Twitter can be a writer’s friend. This endorsement tweet from Stephen King would have helped propel The Girl on the Train’s massive success.

THE GIRL ON THE TRAIN, by
Paula Hawkins: really great suspense novel. Kept me up most of the night. The
alcoholic narrator is dead perfect.

And finally:
Never Give Up
Never Give Up
Never Give Up
I hope you enjoyed reading my notes from Paula’s talk. Please share with any kindred spirits you feel might be interested. It’s obviously so much better to see the author talk in person and Paula said a lot more on the day which I missed here as I was so interested listening (which is exactly how it should be). I am really looking forward to Paula’s next book and also the movie version of The Girl on the Train

The very British Kate Mosse and her amazing platform shoes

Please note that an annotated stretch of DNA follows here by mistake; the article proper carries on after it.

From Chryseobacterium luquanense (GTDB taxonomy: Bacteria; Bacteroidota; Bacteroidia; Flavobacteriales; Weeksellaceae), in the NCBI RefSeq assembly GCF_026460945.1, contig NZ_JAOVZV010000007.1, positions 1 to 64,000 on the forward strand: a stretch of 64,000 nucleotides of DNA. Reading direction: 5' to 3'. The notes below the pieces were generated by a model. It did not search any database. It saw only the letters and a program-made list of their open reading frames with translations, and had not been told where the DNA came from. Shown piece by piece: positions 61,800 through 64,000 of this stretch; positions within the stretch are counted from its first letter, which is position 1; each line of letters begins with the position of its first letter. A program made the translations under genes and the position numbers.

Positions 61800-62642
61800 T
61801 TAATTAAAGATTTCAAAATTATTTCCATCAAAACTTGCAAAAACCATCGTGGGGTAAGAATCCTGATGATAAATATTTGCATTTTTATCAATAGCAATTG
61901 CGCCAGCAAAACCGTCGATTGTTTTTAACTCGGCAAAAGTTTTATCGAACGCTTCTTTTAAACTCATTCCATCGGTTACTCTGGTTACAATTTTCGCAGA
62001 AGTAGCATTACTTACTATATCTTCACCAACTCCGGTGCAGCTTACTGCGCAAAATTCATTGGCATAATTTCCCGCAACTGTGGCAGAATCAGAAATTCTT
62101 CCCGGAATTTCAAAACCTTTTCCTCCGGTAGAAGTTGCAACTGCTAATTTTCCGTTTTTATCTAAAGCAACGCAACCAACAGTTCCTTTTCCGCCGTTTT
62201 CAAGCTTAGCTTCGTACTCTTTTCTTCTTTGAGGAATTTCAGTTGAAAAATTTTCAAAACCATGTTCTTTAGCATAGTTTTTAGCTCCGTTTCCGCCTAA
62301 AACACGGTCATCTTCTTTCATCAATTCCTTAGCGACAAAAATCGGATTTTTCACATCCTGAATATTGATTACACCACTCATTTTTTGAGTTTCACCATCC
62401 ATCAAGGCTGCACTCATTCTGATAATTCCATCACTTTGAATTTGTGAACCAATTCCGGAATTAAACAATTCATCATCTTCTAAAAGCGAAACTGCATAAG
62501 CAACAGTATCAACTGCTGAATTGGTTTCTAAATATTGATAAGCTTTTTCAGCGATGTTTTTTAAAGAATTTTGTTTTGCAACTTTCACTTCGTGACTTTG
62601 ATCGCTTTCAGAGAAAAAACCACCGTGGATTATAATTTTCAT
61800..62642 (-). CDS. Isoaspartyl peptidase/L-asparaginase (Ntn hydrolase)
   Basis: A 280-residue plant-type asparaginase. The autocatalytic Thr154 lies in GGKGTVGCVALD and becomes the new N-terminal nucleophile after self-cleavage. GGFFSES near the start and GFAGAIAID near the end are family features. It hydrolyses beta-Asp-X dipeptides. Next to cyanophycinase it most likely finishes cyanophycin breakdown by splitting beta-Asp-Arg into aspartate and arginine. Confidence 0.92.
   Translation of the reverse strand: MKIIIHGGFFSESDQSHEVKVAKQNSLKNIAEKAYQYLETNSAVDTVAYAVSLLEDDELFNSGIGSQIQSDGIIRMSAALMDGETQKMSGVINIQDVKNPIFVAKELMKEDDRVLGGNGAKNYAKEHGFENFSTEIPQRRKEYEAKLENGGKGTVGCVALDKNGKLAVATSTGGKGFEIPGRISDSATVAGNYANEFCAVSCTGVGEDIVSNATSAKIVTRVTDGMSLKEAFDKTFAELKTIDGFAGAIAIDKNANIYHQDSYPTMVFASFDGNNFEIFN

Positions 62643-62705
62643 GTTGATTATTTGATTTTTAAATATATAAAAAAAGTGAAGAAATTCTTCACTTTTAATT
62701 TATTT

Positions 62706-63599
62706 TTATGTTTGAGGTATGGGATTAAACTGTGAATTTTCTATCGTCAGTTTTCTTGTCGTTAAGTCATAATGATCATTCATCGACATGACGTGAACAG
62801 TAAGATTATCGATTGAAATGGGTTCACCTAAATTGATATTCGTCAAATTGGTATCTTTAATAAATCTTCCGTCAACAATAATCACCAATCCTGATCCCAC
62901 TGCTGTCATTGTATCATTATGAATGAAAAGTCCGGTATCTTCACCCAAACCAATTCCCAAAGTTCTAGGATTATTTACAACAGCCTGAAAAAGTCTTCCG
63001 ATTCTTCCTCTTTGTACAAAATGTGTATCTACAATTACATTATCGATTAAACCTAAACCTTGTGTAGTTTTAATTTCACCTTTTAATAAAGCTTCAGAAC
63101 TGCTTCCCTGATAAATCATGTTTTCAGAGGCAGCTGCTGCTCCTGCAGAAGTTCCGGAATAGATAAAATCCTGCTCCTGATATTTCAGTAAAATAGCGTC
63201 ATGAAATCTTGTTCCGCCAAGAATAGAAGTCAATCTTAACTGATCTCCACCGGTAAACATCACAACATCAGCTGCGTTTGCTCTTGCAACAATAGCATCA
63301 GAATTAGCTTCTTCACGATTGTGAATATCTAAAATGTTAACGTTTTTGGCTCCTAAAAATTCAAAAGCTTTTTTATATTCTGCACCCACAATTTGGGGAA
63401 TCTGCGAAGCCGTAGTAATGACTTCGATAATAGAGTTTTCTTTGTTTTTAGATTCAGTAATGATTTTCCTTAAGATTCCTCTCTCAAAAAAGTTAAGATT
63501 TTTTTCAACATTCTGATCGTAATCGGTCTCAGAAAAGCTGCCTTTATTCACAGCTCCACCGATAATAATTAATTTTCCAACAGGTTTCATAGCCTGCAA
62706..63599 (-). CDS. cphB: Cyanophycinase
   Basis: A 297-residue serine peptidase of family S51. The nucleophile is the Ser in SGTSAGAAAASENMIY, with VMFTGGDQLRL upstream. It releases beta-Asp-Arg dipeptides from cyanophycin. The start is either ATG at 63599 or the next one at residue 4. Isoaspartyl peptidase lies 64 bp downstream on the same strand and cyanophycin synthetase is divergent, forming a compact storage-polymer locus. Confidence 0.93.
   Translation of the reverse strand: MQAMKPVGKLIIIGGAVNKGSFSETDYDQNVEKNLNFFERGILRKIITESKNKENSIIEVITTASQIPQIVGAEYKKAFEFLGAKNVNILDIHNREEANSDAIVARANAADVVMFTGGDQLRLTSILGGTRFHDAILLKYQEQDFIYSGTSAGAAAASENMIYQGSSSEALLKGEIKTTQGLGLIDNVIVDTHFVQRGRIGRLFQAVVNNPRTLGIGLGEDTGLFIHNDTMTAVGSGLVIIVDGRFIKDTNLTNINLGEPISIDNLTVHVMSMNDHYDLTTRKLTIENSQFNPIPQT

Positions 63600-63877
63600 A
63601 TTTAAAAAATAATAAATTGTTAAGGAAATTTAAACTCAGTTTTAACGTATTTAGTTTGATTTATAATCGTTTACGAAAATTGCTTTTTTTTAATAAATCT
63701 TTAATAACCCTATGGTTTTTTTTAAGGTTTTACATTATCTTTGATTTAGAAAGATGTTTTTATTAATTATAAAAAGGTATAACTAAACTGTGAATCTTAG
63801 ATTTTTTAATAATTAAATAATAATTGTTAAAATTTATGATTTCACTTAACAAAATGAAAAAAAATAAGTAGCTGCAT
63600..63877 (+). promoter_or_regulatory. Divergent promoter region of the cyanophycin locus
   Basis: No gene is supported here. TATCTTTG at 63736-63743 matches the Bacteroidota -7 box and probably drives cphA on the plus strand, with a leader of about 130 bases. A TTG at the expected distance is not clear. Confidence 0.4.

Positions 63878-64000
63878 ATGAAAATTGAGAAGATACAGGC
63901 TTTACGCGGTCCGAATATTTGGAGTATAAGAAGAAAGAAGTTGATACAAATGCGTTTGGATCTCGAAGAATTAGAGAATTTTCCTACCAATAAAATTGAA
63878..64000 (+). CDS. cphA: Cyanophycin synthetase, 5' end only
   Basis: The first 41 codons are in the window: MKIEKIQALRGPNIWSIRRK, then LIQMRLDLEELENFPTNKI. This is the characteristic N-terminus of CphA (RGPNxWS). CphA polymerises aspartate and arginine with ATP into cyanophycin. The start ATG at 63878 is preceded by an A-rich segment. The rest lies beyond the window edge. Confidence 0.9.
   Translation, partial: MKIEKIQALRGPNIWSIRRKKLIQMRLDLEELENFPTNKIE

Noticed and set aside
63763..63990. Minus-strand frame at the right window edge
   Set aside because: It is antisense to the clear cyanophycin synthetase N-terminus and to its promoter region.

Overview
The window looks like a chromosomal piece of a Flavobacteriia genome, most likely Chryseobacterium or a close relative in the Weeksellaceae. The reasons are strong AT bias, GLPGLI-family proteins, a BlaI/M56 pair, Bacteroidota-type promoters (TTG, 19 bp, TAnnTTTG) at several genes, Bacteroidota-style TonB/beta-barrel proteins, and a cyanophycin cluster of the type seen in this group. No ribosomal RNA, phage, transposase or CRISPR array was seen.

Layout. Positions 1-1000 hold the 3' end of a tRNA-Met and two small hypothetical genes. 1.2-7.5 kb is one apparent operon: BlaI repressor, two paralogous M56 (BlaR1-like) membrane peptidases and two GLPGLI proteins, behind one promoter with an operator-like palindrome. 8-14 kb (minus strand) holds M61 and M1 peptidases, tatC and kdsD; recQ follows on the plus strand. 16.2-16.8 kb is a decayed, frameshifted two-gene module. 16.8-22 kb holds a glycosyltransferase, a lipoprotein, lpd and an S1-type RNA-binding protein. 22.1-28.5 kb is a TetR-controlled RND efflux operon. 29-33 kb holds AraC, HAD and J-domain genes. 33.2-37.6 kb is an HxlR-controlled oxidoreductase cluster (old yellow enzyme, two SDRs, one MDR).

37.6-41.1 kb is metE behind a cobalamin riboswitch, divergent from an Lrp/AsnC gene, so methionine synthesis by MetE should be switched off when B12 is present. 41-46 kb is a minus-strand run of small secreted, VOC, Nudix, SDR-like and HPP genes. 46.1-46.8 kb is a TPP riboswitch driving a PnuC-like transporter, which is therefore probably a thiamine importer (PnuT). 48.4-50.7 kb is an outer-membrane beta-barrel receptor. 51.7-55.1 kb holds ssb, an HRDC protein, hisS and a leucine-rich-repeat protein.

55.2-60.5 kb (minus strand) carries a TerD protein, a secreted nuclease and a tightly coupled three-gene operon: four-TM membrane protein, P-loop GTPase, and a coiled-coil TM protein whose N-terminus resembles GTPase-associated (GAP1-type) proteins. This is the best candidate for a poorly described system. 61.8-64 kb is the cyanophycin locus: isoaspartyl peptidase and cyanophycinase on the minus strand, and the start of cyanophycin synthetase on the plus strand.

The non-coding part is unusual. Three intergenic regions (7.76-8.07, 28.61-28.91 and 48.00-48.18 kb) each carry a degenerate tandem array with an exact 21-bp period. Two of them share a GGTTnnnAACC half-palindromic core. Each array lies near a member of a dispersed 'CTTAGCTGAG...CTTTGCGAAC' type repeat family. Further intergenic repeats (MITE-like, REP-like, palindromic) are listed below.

In 2013, I saw Kate Mosse speak at the Sydney Writers Festival.  I found her sparky and passionate and I loved her funky platform shoes. She reminded me of a pretty English mistress from an Enid Blyton boarding school book. The following is taken from my scribbled notes; as so much time has passed since I wrote them (due to me being busy with my own Currawong Manor), I may be paraphrasing her a little, but what she said really resonated with me. I know from comments from other audience members of the audience that she inspired them too.

Kate Mosse at Sydney Writers Festival signing my books 2013

Kate Mosse at Sydney Writers Festival signing my books 2013

She spoke about her love of the old-fashioned adventure story and how she  enjoys having women as the hero of her tales.

  kate mosse adventure

She is not very modern and is British to the core.

Kate at Buckingham Palace with her OBE

Kate at Buckingham Palace with her OBE

 

She sees the shadow of the past as being everywhere.

  KATE MOSSE GHOSTS

She spends about three quarters of her writing time on research and a quarter on writing the book.

When researching and writing, she reminds herself that real people died and that she’s telling their story. That we are part of a common bond and link of humanity.

  THE MISTELTOE BRIDE